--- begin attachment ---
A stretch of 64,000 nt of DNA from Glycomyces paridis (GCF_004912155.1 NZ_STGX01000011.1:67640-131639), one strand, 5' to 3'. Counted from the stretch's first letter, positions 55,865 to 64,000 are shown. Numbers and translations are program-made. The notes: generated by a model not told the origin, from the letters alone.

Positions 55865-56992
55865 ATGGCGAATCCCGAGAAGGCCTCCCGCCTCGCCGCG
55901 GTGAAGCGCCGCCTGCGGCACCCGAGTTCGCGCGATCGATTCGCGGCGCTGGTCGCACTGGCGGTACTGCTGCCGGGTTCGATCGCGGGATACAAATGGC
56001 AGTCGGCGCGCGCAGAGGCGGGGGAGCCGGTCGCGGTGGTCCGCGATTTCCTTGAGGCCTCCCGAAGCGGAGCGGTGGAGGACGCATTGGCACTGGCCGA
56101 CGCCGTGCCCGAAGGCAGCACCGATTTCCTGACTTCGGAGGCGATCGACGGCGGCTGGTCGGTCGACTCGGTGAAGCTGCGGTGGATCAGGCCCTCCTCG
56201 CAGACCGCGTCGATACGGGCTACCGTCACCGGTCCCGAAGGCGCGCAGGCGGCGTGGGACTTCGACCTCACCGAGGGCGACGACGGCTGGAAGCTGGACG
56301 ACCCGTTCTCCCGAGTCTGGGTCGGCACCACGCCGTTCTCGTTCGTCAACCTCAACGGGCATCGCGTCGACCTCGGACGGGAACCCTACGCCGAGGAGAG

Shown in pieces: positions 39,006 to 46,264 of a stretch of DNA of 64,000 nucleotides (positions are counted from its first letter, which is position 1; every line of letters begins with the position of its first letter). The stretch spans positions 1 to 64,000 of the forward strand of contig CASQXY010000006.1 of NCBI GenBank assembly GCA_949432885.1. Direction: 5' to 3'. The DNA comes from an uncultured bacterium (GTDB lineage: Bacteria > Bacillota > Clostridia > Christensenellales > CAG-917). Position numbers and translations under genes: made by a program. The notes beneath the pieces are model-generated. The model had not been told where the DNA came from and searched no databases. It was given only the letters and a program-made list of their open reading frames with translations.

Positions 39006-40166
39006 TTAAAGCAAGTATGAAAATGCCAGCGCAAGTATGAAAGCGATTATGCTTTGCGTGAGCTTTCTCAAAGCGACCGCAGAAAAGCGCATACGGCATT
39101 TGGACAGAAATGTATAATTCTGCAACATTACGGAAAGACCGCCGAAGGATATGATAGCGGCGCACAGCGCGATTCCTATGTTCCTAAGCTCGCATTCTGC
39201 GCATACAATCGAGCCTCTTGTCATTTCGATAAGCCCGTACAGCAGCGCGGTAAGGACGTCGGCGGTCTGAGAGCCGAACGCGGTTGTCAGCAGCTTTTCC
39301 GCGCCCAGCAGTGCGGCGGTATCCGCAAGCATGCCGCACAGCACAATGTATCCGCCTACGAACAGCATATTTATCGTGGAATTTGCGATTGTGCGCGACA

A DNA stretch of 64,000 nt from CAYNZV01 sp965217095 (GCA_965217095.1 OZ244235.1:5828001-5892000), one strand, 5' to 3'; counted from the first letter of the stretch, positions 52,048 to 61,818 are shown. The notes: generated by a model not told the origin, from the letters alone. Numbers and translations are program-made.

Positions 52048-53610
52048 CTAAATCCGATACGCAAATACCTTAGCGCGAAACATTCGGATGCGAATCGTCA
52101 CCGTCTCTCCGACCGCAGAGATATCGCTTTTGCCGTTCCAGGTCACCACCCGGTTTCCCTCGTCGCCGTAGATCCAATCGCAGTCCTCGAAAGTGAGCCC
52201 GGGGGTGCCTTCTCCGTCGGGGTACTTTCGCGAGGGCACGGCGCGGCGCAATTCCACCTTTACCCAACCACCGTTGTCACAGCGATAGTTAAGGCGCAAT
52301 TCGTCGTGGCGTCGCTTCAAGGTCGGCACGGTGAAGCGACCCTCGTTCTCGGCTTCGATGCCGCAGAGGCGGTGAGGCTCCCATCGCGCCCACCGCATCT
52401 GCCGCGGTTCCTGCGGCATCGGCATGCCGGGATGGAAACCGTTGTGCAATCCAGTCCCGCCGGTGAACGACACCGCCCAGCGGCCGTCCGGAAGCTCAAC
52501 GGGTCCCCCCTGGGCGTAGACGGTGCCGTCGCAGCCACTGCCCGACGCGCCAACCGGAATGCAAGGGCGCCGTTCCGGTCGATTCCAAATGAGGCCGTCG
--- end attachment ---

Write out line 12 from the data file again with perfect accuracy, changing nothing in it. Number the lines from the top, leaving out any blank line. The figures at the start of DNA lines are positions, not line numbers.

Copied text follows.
39101 TGGACAGAAATGTATAATTCTGCAACATTACGGAAAGACCGCCGAAGGATATGATAGCGGCGCACAGCGCGATTCCTATGTTCCTAAGCTCGCATTCTGC